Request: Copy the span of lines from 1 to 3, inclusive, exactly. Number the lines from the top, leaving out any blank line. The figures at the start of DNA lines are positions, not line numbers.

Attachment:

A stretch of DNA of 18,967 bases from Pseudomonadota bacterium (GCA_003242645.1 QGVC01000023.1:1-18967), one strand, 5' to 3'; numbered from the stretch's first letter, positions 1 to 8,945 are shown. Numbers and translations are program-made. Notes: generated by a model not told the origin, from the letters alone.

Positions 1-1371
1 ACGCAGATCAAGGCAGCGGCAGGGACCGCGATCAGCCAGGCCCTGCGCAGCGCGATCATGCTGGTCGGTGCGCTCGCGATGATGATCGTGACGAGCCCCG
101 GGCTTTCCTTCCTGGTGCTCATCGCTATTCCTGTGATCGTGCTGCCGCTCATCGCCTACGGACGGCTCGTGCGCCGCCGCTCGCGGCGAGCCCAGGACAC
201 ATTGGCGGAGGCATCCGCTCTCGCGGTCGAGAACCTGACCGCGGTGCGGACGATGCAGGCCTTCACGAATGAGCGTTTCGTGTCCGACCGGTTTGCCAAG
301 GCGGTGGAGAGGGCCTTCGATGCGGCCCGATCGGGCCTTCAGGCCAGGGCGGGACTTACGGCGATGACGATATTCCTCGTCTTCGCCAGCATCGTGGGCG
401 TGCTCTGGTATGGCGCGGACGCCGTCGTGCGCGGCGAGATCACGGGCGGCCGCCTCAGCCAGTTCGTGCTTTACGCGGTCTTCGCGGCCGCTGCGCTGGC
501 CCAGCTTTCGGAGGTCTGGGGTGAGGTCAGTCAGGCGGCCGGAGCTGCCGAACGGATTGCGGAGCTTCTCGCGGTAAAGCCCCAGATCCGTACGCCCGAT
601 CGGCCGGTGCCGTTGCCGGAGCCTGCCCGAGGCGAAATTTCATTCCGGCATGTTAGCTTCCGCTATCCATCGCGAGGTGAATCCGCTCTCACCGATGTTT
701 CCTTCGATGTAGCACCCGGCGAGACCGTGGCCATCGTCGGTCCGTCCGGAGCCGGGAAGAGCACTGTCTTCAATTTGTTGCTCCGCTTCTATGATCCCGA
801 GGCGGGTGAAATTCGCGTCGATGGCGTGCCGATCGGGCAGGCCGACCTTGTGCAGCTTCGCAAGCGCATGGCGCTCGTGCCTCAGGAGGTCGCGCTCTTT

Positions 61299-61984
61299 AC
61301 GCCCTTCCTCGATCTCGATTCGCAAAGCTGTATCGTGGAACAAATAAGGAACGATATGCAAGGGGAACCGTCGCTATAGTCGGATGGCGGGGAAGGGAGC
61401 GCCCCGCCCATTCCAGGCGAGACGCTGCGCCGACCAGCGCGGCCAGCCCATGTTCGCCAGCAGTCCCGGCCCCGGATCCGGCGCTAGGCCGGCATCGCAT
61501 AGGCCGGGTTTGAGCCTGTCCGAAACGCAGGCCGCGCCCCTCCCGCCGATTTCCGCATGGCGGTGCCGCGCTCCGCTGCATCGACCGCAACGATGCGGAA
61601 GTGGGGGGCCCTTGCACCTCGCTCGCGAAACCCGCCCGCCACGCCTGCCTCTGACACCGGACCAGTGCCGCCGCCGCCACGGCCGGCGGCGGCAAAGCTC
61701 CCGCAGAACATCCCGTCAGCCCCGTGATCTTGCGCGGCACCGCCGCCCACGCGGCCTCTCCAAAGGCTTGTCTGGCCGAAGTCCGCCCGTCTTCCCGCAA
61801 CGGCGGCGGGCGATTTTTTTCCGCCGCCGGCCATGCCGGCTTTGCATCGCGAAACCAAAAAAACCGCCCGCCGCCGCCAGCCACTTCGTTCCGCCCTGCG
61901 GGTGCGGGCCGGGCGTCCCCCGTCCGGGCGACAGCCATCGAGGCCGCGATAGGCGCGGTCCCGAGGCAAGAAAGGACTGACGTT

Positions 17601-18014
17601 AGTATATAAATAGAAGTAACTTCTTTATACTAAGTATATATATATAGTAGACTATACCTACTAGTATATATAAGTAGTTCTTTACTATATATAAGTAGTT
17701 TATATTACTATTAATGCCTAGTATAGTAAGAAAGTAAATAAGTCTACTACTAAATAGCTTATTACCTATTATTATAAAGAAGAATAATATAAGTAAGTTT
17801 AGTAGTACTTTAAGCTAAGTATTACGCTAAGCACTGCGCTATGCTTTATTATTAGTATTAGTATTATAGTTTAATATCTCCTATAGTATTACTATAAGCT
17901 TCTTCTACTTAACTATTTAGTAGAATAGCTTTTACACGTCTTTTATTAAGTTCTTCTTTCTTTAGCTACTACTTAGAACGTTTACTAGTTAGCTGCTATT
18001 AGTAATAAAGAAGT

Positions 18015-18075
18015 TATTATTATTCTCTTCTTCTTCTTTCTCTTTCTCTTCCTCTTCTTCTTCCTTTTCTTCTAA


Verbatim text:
A stretch of DNA of 18,967 bases from Pseudomonadota bacterium (GCA_003242645.1 QGVC01000023.1:1-18967), one strand, 5' to 3'; numbered from the stretch's first letter, positions 1 to 8,945 are shown. Numbers and translations are program-made. Notes: generated by a model not told the origin, from the letters alone.

Positions 1-1371
1 ACGCAGATCAAGGCAGCGGCAGGGACCGCGATCAGCCAGGCCCTGCGCAGCGCGATCATGCTGGTCGGTGCGCTCGCGATGATGATCGTGACGAGCCCCG